CPS investigations tend to be overwhelming and may leave you feeling hopeless and worried about the future of your family. Understanding the accusations you are facing and how the investigation process works is a good step towards taking charge of the situation. Cases usually begin with a report of suspected abuse or neglect from a concerned family member, teacher, or caregiver. Upon receiving the initial report, CPS has 24 hours to begin investigating the claims. If the CPS worker determines the child is in immediate danger of any kind, he or she may be temporarily removed from the home within a 24-hour window until more information is available. CPS has 30 days to wrap up the investigation, unless an extension is requested. During this time period, the CPS worker in charge of the case will conduct interviews with child or children involved, the alleged perpetrator, caretakers, and anyone else that may have important insight. The CPS worker will also review the police reports and visit the home of the child.
If you’ve been accused of child abuse or neglect and have questions about your parental rights and how to fight back, contact a CPS attorney in Michigan as soon as possible. Having legal representation could mean the difference between clearing your name and having your child permanently removed from your home, which is why it is important to reach out to a lawyer early on in your case.
After the CPS worker has conducted a thorough investigation, he or she is responsible for determining if there is enough evidence of child abuse or neglect to take action. CPS uses the "preponderance of evidence" standard, which means they have to prove that there is a 51% chance that child abuse or neglect has taken place. The case is then placed into one of five categories, with Category I being the most severe. In order for a case to be placed in Category I, there must be a preponderance of evidence that the child was abused or neglected and the case must be petitioned through the court. Cases involving sexual conduct allegations against a parent, caretaker, or anyone else that lives in the household are automatically placed in Category I and a petition is filed through Juvenile Court for the removal of the child or children and termination of all parental rights. The name of the alleged perpetrator will also be placed on Central Registry.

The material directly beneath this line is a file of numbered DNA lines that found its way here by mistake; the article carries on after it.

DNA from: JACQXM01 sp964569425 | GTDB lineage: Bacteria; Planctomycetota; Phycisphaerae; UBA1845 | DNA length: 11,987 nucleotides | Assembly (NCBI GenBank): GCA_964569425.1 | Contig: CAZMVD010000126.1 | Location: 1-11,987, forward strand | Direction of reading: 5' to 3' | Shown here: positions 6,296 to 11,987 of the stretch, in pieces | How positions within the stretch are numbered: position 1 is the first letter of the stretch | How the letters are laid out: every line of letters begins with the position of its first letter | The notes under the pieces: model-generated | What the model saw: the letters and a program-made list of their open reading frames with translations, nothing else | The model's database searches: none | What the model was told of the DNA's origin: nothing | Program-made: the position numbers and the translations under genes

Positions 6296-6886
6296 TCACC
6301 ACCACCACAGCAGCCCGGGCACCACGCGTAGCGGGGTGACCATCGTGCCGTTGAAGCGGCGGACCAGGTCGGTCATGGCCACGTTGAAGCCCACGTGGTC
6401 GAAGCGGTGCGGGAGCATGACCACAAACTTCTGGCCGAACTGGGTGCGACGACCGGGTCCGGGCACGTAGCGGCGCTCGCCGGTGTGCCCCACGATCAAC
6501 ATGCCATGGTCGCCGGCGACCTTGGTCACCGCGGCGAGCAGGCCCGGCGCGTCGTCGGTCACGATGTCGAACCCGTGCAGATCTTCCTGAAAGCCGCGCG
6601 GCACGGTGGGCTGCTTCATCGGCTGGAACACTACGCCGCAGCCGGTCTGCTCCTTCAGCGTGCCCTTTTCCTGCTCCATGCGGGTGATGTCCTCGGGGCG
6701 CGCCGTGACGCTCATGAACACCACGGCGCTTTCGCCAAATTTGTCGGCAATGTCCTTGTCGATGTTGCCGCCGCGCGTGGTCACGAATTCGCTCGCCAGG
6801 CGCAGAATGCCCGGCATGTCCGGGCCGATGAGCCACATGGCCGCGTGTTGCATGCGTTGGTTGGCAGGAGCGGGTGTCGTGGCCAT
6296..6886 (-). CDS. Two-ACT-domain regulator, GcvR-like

Before your case goes to trial, you will face a series of hearings. The first is the Preliminary Hearing, which will determine the wording of the petition and whether your child will reside with relatives or a foster family. Parents may also voluntarily begin services during this stage of the case. During the Adjudication Hearing, a trial will be held to determine if the child comes within jurisdiction of the court and if the accusations can be proven true by a preponderance of evidence. It will also be determined if the child can remain under the court’s jurisdiction, be returned to his or her home, or be placed in foster care. The Dispositional Hearing follows the Adjudication Hearing, and consists of a review of the parent or caregiver’s progress. The status of the child will be reevaluated, and the court will also consider whether or not the plan for care needs any changes made. If the plan is modified, a dispositional review will take place to ensure the new plan for care is in the best interest of the child.
CPS cases can be damaging to a family, especially if the parent or caretaker is also facing criminal charges. The Grabel & Associates team is committed to going above and beyond our legal duties to the wellbeing of you and your child is protected throughout every stage of your case. We’ll help you set up a plan for care and even contact friends or relatives that may be able to temporarily care for your child. The sooner you reach out to us, the more we can do to defend your parental rights and keep your family together.
For more information about what a CPS investigation entails, give us a call at 1-800-342-7896. A seasoned case analyst will review the details of your case and answer any questions you may have. We can also be reached 24 hours a day, 7 days a week via our online contact form. If you need help battling CPS, don’t hesitate to reach out to Grabel & Associates today.